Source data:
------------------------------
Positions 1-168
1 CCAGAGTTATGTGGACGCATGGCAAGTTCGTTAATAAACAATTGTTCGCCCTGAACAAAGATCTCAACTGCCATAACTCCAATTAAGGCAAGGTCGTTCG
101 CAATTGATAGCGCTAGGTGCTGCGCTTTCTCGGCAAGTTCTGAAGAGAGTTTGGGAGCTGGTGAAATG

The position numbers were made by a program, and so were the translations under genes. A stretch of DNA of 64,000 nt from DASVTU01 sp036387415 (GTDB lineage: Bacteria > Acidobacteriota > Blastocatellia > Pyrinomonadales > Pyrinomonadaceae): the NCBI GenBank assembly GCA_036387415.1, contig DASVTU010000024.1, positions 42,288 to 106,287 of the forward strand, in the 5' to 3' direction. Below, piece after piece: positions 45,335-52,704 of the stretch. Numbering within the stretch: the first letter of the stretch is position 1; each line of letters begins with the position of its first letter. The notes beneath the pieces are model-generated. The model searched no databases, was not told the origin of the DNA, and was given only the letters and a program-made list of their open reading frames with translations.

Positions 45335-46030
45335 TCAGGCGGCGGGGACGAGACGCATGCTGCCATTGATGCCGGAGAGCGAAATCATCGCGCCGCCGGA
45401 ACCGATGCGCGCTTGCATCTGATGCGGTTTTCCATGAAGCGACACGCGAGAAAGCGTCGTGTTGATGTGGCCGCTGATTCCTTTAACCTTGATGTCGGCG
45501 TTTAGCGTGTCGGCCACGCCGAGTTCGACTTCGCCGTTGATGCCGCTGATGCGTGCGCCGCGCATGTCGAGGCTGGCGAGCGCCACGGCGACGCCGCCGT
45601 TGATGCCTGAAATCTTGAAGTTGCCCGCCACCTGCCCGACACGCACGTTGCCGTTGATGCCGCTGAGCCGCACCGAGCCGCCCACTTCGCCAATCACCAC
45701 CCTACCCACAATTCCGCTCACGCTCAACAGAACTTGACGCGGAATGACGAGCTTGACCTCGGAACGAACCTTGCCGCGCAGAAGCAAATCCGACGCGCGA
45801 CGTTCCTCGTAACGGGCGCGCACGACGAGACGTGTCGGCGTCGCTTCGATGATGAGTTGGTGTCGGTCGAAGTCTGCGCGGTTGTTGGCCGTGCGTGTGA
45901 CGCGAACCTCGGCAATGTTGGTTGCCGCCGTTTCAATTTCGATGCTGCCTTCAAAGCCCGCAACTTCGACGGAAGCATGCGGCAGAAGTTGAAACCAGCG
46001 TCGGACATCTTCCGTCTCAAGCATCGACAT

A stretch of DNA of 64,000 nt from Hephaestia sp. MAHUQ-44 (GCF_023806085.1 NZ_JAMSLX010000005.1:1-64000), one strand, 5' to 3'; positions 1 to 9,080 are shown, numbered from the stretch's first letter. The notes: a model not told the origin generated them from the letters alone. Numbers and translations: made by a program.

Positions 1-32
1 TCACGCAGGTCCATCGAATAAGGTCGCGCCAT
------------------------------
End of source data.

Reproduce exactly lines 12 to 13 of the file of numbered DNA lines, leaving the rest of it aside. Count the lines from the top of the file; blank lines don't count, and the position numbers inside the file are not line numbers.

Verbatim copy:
45901 CGCGAACCTCGGCAATGTTGGTTGCCGCCGTTTCAATTTCGATGCTGCCTTCAAAGCCCGCAACTTCGACGGAAGCATGCGGCAGAAGTTGAAACCAGCG
46001 TCGGACATCTTCCGTCTCAAGCATCGACAT